The findings show that Hong Kong listed companies’ exhibit higher level of financial reporting quality than Chinese listed companies, which implies that the financial reporting quality under IFRS can be significantly different in regions with different institutional, economic and regulatory environments. The results imply that contingent factors such as country’s institutional structures, its extent of regulation and the strength of its investor protection environments impact on financial reporting quality particularly in transitional and emerging economies. As such, these factors need to be given appropriate considerations by financial reporting regulators and policy-makers interested in controlling earnings management practices among their corporations.

This study is a high impact study considering that China plays a significant role in today’s globalised economy. This study is unique as it the first, that we are aware of, to compare real earnings activities against accrual-based earnings management in pre- and post-IFRS adoption periods within the Chinese and Hong Kong financial reporting environments, distinguishing between cross-listed and non-cross-listed firms.

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Part IV: Fiscal Policy and Debt Management

Abstract

In this paper, we derive debt sustainability conditions for emerging and developing countries. Since most of these countries have foreign debt, that is, they have the so-called original sin problem, our calculations take into account both domestic and foreign debt. Our setup can be used to evaluate the short-term fiscal stance of a government. Using this setup, we analyze the post crisis fiscal adjustment in transition countries, namely Armenia, Azerbaijan, Georgia, Kazakhstan, Kyrgyz Republic, Moldova, Tajikistan, Turkmenistan, Ukraine, and Uzbekistan. Our findings suggest that country performances are rather mixed and the pace of debt accumulation in some of these countries should be monitored closely.

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Deficits in fiscal and current account balances in a large number of countries reveal interesting implications of the causal relationship between internal and external imbalances. Empirical evidence about the occurrence of so-called twin deficits or twin surpluses provides crucial information about the validity of an intertemporal approach. However, most recent dynamic cyclical changes during the crisis period revealed many questions about the direct interconnection between macroeconomic performance and twin imbalances. In the paper we observe substantial features of twin imbalances in European transition economies. Event study (identification of large fiscal and current account changes and their parallel occurrence) and vector auto-regression methods will be employed to examine key aspects of twin imbalances. Our results suggest that current account deteriorations were predominately associated with negative public investment and savings balances (fiscal deficits), while current account improvements were predominately associated with positive private investment and savings balances, confirming empirical evidence about twin deficits in European transition economies.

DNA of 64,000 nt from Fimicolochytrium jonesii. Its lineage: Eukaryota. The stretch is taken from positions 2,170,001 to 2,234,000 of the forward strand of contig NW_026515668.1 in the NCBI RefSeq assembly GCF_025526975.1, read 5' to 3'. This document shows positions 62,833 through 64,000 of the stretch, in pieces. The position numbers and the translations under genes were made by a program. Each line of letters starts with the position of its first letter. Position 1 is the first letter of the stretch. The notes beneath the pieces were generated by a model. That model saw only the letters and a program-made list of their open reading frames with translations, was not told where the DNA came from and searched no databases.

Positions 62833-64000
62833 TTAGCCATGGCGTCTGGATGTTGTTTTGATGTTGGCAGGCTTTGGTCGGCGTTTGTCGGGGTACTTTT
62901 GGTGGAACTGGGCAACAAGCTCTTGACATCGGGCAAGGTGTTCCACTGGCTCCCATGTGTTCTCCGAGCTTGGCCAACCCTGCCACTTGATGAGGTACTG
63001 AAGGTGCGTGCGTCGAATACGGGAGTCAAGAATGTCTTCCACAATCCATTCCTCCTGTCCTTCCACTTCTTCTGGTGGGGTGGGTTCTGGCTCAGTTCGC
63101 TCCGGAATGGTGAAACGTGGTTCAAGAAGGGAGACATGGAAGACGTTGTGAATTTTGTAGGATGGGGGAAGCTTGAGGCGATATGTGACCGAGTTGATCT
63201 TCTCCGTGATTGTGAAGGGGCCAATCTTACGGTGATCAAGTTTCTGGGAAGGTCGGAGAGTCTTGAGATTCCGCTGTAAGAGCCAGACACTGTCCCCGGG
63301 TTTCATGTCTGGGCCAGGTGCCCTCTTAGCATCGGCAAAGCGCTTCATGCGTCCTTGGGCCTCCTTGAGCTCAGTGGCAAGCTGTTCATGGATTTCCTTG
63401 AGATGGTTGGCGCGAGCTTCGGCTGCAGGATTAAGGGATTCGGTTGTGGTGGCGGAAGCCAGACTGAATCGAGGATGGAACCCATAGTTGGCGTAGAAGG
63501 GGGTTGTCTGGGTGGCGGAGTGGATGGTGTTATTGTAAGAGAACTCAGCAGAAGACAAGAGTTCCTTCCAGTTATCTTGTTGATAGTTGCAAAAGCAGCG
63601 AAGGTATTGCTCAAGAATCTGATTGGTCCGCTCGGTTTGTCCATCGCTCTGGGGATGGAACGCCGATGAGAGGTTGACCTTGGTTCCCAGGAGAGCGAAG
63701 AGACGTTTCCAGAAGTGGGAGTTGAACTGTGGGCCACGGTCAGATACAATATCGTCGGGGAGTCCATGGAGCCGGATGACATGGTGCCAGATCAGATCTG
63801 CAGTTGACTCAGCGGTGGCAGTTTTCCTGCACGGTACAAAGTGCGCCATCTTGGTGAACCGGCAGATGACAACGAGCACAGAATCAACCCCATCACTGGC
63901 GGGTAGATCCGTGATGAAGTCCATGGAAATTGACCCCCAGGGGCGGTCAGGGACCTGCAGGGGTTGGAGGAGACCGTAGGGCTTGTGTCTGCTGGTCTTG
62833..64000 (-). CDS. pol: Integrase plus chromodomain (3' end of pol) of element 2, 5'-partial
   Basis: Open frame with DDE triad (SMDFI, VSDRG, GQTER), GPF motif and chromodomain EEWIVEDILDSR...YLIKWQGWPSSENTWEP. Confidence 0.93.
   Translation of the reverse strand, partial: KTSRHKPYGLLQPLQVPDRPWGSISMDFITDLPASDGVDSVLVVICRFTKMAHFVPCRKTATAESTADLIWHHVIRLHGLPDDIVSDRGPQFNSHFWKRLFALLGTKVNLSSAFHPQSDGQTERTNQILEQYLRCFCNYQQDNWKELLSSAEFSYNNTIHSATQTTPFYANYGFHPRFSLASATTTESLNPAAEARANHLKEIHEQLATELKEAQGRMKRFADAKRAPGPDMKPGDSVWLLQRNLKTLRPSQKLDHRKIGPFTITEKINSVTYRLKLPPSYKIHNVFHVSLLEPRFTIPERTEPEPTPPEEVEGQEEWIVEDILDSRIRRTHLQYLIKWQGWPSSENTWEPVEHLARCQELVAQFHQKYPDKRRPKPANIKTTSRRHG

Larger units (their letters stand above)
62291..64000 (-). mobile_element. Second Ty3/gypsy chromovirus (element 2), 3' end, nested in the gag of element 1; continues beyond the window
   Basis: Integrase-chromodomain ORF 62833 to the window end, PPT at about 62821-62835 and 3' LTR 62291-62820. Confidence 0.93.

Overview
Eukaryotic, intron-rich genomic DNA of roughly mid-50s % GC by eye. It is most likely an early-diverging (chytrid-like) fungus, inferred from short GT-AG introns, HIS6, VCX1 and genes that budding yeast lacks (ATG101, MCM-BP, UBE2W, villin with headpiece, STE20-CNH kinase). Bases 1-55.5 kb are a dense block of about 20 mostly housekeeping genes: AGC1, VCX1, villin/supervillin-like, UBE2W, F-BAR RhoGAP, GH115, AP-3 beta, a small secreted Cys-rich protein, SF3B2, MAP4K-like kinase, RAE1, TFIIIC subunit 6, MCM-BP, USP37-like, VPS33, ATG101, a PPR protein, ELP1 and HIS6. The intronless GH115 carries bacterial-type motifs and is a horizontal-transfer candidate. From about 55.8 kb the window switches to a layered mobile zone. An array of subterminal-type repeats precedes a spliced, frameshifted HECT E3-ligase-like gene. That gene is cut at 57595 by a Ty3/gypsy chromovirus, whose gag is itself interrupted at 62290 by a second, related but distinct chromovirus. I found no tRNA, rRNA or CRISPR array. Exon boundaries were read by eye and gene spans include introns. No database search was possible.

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Part V: International Trade and Economic Integration

Abstract

Remittances in the former Soviet Union have increased rapidly over the past decade. In some countries of the former Soviet Union, remittances have reached staggering levels. For example, in Armenia, Kyrgyzstan, Moldova, Tajikistan, and Uzbekistan remittances now account for over 10% of GDP, with Tajikistan leading the pack with annual remittances of approximately 40% of GDP. Remittances in this group of economies now exceed foreign direct investment and foreign assistance. Because this rapid rise in remittances is a relatively recent trend and obtaining reliable data is difficult, this area of research has been underexplored.

The aim of this paper is to provide a comprehensive review of existing remittance measurement methodologies. Moreover, we propose practical methods to adjust the Central Bank of Russia data to derive more accurate remittances estimates in selected countries of the former Soviet Union. These selected economies are major recipients of remittances among transition economies and account for as much as 10% of remittances worldwide. There have been attempts to provide this type of estimation in individual countries; however, there have been no studies, to our knowledge, that propose a general methodology for the region.

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This paper looks at the convergence of CEE economies to North-western Europe (Austria, Belgium, Denmark, France, Germany, Ireland, Netherlands, Norway, the United Kingdom, Sweden, and Switzerland, simplified in this study as ‘Western Europe’) in terms of indicators other than GDP, which are more relevant reflections of the welfare level of everyday citizens. It finds that contrary to the results of studies concentrating solely on GDP, a multi indicator analysis reveals a slow but definite divergence rather than convergence.

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About the Authors

Pages 379-383
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Cover of Neo-Transitional Economics
DOI
10.1108/S1569-3767201516
Publication date
2015-03-04
Book series
International Finance Review
Editors
Series copyright holder
Emerald Publishing Limited
ISBN
978-1-78441-681-2
Book series ISSN
1569-3767